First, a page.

In the street the foremost riders drew rein, and, two and two abreast, the long line clattered past the shops and cafes, the railway station and hotels, stared at by thenatives from the busy pavements. The donkeys stumbled, blinded by the electric light. Girls in white dresses flitted here and there, arabiyehs rattled past with people hurrying home to dress for dinner, and the evening train, just in from Cairo, disgorged its stream of passengers. There were dances in several of the hotels that night. Voices rose on all sides. Questions and answers, engagements and appointments were made, little plans and plots and intrigues for seizing happiness on the wing before the wave rolled in and caught the lot. They chattered gaily:
"You are going, aren't you? You promised----"
"Of course I am."
"Then I'll drive you over. May I call for you ?"
"All right. Come at ten."
"We shan't have finished our bridge by then. Say ten-thirty."
And eyes exchanged their meaning signals. The group dismounted and dispersed. Arabs standing under the lebbekh trees, or squatting on the pavements before their dim-lit booths, watched them with faces of gleaming bronze. Rivers gave his bridle to a donkey-boy, and moved across stiffly after the long ride to help the girl dismount. "You feel tired?" he asked gently. "It's been a long day." For her face was white as chalk, though the eyes shone brilliantly.
"Tired, perhaps," she answered, "but exhilarated too. I should like to be there now. I should like to go back this minute if some one would take me." And, though she said it lightly, there was a meaning in her voice he apparently chose to disregard. It was as ifshe knew his secret. "Will you take me some day soon?"
The direct question, spoken by those determined little lips, was impossible to ignore. He looked close into her face as he helped her from the saddle with a spring that brought her a moment half into his arms. "Some day soon. I will," he said with emphasis, "when you are ready." The pallor in her face, and a certain expression in it he had not known before, startled him. "I think you have been overdoing it," he added, with a tone in which authority and love were oddly mingled, neither of them disguised.
"Like yourself," she smiled, shaking her skirts out and looking down at her dusty shoes. "I've only a few days more before I sail. We're both in such a hurry, but you are the worst of the two."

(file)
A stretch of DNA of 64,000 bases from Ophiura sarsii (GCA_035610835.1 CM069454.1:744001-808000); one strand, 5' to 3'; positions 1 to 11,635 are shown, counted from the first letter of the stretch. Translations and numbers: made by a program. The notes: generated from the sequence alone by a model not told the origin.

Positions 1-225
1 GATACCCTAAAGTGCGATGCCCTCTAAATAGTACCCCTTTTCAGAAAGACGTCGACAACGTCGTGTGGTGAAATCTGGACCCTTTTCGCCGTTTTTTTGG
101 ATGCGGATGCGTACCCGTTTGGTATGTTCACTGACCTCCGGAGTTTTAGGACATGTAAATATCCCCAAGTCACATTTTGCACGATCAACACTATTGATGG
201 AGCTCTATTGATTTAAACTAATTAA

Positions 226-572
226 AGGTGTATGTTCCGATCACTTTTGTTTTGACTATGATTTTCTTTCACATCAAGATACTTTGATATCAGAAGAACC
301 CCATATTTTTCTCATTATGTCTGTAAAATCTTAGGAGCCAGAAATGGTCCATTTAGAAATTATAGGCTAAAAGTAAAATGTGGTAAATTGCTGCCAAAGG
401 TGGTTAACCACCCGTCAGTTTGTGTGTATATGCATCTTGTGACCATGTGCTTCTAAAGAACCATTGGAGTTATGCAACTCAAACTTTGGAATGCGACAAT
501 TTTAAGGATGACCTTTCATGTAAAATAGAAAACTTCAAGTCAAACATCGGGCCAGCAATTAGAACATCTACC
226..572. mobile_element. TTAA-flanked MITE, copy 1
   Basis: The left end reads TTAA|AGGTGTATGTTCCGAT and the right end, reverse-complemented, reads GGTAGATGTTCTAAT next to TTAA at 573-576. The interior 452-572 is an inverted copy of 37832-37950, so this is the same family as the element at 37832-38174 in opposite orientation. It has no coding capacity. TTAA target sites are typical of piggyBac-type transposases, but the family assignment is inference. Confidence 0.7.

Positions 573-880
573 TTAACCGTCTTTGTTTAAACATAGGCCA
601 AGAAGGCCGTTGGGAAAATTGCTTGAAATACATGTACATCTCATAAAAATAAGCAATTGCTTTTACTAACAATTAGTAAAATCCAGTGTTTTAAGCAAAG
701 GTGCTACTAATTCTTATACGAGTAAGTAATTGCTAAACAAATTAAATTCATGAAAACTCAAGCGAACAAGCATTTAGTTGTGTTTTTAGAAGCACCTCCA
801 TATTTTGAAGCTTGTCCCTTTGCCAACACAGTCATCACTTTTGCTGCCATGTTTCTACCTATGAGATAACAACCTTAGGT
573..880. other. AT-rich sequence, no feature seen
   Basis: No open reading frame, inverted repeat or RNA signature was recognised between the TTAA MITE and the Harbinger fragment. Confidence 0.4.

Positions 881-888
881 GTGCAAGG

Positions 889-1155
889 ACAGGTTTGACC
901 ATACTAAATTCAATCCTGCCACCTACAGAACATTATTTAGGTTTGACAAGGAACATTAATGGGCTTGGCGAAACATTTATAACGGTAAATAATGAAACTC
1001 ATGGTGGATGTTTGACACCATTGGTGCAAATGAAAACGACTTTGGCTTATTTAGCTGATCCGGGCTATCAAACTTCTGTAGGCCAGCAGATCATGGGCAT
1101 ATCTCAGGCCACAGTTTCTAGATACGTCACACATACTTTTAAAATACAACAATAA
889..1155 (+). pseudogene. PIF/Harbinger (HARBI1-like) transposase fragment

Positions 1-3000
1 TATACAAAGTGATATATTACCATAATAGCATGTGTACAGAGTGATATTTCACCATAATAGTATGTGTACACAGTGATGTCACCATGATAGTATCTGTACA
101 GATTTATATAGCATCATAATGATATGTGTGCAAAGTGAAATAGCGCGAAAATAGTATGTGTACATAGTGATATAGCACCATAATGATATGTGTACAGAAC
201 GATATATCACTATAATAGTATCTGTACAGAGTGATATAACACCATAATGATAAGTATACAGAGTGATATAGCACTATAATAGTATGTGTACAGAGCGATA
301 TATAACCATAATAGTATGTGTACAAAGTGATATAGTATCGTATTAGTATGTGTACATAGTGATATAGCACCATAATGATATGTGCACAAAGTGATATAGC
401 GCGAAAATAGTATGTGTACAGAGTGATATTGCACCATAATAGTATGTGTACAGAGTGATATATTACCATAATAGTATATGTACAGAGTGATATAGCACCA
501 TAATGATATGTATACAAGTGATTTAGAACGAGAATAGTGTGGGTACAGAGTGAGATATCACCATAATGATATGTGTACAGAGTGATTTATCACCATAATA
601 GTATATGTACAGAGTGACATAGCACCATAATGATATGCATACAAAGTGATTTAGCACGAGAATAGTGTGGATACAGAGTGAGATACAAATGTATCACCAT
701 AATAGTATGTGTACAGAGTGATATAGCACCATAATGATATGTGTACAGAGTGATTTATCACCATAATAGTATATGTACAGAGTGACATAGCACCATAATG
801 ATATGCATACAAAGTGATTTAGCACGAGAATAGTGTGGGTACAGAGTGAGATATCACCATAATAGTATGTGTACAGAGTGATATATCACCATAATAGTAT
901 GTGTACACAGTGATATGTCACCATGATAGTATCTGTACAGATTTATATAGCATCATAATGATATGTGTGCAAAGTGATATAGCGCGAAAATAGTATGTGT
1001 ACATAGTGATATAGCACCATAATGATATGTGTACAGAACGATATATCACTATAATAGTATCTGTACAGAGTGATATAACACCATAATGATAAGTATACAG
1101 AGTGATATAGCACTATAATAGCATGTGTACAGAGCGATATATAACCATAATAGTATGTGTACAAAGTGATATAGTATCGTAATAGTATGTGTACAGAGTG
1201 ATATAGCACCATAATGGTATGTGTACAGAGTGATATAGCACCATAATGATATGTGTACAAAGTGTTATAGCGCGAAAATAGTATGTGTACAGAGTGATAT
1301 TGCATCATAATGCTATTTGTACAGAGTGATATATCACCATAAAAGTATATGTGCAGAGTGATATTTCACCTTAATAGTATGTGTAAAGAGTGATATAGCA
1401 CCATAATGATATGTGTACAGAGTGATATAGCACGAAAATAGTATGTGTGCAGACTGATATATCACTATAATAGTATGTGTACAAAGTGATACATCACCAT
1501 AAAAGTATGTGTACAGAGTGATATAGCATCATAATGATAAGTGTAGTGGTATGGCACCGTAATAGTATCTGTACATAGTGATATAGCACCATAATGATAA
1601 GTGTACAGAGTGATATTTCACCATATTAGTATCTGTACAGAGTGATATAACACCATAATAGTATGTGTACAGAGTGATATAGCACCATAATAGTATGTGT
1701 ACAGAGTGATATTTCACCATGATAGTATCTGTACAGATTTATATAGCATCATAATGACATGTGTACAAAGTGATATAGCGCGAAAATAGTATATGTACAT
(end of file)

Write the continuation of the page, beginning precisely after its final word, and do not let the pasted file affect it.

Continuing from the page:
"Because my time is even shorter," ran his horrified thought for he said no word.
She raised her eyes suddenly to his, with an expression that for an instant almost convinced him she had guessed and the soul in him stood rigidly at attention, urging back the rising fires. The hair had dropped loosely round the sun-burned neck. Her face was level with his shoulder. Even the glare of the street lights could not make her undesirable. But behind the gaze of the deep brown eyes another thing looked forth imperatively into his own. And he recognised it with a rush of terror, yet of singular exultation.
"It followed us all the way," she whispered. "It came after us from the desert--where itlives."
"At the houses," he said equally low, "it stopped." He gladly adopted her syncopated speech, for it helped him in his struggle to subdue those rising fires.
For a second she hesitated. "You mean, if we had not left so soon when it turned cold. If we had not hurried--if we had remained a little longer--"
He caught at her hand, unable to control himself, but dropped it again the same second, while she made as though she had not noticed, forgiving him with her eyes. "Or a great deal longer," she added slowly "for ever?"
And then he was certain that she had guessed not that he loved her above all else in the world, for that was so obvious that a child might know it, but that his silence was due to his other, lesser secret; that the great Executioner stood waiting to drop the hood about his eyes. He was already pinioned. Something in her gaze and in her manner persuaded him suddenly that she understood.
His exhilaration increased extraordinarily. "I mean," he said very quietly, "that the spell weakens here among the houses and among the so-called living." There was masterfulness, triumph, in his voice. Very wonderfully he saw her smile change; she drew slightly closer to his side, as though unable to resist. "Mingled with lesser things we should not understand completely," he added softly.
"And that might be a mistake, you mean?" she asked quickly, her face grave again.
It was his turn to hesitate a moment. The breeze stirred the hair about her neck, bringing its faint perfume--perfume of young life to his nostrils. He drew his breath in deeply, smothering back the torrent of rising words he knew were unpermissible. "Misunderstanding," he said briefly. "If the eye be single--" He broke off, shaken by a paroxysm of coughing. "You know my meaning," he continued, as soon as the attackhad passed; "you feel the difference here," pointing round him to the hotels, the shops, the busy stream of people; "the hurry, the excitement, the feverish, blinding child's play which pretends to be alive, but does not know it." And again the coughing stopped him. This time she took his hand in her own, pressed it very slightly, then released it. He felt it as the touch of that desert wave upon his soul. "The reception must be in complete andutter resignation. Tainted by lesser things, the disharmony might be--" he began stammeringly.